Utsukushii Kare (My Beautiful Man) the 2021 Japanese series is about a 17-year-old loner who falls in love at first sight with a classmate. Directed by Sakai Mai, the show stars Hagiwara Riku as protagonist Hira Kazunari, while Yagi Yusei plays his love interest – the beautiful Kiyoi Sou.
For someone who started watching the series without even seeing the trailer, it was hard to say which way this show was heading. Hagiwara Riku as Hira is one heck of a weird chap. He is a loner, but not the “cool” types, he stammers, has very little interest in anything around him and occasionally takes photos of random things. His world spins around when he sees Kiyoi for the first time. His love/adoration/obsession with the classmate borders on stalking. Kiyoi however exploits Hira’s feelings, by bossing him around all the time. And Hira is fine by it, viewing their relationship as a sort of king-slave equation, where he is happy to serve. This outlook stems from the belief that someone as popular and beautiful as Kiyoi is way of out his league.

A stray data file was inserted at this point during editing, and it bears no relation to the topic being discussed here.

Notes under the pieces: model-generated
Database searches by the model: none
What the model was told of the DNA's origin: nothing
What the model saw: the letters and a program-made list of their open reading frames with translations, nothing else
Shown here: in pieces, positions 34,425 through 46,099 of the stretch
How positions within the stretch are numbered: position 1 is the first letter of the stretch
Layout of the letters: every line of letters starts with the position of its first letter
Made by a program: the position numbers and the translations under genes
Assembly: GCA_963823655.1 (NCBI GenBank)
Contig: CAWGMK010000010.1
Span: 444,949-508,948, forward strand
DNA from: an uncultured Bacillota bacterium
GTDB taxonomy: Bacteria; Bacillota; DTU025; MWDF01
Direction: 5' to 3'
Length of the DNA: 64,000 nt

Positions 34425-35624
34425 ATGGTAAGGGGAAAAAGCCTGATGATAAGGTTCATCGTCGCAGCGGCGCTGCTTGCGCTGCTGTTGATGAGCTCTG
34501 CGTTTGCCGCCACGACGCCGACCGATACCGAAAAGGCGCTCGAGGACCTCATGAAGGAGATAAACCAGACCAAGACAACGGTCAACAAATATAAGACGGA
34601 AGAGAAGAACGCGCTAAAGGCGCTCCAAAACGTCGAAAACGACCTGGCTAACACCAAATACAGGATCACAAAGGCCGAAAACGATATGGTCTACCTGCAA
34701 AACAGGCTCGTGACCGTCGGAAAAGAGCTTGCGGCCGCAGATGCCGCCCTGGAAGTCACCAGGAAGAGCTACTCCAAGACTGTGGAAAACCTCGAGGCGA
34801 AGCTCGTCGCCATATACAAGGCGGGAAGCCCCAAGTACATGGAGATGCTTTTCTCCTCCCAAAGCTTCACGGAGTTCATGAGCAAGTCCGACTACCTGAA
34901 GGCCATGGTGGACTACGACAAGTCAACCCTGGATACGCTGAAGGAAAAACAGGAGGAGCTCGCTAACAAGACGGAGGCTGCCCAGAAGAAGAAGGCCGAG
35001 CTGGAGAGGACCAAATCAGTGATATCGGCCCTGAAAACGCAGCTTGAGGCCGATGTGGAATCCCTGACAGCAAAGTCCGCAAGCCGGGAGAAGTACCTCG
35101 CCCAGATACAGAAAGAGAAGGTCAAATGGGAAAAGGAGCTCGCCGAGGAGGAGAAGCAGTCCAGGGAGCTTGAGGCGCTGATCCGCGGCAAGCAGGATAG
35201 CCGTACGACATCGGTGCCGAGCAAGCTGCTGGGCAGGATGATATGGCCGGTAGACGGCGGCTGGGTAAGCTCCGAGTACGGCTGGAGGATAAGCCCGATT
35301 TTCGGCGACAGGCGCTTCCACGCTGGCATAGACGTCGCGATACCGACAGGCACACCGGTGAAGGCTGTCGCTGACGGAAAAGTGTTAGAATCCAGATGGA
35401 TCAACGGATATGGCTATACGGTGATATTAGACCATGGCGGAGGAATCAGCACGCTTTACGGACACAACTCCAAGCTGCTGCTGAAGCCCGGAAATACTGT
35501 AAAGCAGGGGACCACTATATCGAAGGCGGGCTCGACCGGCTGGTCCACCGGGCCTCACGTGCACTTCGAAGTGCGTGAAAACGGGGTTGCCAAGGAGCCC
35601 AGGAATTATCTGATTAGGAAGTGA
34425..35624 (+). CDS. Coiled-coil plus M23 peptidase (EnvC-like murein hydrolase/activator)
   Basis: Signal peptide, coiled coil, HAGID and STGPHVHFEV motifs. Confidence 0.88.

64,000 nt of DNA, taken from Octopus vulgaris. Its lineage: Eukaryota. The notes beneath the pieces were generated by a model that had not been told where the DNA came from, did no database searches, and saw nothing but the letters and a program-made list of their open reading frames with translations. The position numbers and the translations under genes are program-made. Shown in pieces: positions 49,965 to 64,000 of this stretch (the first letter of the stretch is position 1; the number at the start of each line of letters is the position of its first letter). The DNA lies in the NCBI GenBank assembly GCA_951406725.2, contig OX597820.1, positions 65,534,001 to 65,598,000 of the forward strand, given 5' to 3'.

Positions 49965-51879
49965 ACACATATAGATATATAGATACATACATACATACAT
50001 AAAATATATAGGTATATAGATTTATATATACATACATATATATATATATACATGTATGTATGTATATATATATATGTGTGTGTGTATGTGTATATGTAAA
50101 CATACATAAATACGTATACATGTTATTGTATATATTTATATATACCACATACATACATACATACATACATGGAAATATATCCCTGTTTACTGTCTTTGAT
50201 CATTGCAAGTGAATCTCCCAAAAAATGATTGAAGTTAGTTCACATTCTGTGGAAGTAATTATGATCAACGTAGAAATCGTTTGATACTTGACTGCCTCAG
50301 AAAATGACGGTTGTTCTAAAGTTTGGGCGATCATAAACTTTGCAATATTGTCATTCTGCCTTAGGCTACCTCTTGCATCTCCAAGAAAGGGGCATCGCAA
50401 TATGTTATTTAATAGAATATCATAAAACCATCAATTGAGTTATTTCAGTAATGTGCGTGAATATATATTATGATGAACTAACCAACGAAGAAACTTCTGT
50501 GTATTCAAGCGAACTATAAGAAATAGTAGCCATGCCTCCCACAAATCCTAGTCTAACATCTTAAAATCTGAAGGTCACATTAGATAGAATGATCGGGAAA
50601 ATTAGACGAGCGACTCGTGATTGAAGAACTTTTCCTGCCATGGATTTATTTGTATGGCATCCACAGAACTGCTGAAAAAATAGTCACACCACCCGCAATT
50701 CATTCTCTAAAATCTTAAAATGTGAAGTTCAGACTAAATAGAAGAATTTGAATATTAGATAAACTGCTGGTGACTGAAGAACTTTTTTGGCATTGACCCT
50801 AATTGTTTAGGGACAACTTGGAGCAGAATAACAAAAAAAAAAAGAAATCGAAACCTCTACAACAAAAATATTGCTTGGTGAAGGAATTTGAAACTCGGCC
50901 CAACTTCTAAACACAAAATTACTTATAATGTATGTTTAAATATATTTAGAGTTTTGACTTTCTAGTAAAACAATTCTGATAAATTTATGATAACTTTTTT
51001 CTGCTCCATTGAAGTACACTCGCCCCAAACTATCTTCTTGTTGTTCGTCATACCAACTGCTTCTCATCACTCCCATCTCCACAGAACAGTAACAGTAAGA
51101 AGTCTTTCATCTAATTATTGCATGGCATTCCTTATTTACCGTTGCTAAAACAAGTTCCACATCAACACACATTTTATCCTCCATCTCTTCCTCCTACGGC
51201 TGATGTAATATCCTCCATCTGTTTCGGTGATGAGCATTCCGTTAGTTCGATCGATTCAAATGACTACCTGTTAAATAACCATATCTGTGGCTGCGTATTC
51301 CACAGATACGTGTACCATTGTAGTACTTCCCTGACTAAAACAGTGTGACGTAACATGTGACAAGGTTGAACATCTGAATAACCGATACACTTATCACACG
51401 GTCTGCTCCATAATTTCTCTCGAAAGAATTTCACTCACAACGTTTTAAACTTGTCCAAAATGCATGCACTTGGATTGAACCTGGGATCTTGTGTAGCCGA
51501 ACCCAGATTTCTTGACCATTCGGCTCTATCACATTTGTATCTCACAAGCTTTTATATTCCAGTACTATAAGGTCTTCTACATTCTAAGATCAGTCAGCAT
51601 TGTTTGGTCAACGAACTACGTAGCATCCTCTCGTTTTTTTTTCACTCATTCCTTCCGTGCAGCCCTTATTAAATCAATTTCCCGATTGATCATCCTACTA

Hagiwara Riku is exceptional in his role. In episode one, there is a scene where he looks at a photo and says “I like you… Kiyoi” as if he is parched, exuding a desperate need of longing, tinged with a tone of defeat. It makes the viewer wonder if it’s all going to get out of hand eventually. But as the show progresses, there’s an almost brilliant reversal of plot-line. While for the first half of the series we see life through Hira’s eyes, towards the second half, we finally get Kiyoi’s perspective.
Yagi Yusei has an almost typical stock character, that of the good-looking, vain person everyone covets. But his character sees a lot of growth, and thankfully the makers don’t make everything too easy for him. Even the king has insecurities.
How the lives of these polar opposites (Hira and Kiyoi) characters converge is the heart of the series. Will they be friends, lovers or strangers in the end? The conflict comes in the form of Koyama Kazumi (Takano Akira) who adores Hira and complicates things. One wishes that Kazumi’s sub-plot could’ve been a little stronger, but there isn’t enough time for his arc.
Director Sakai Mai has made an entertaining tale that blends the madness of teenage love with the more practical realities of modern adult relationships. It’s not your typical fluffy teen romance kind of series everybody else is making, but neither does it get too dark or twisted. Everything is smoothed into an emotional climactic episode, where the leads finally confront each other and talk things out. If only they had talked before!
It’s a 8/10 from me. Watch it for the lead actors.
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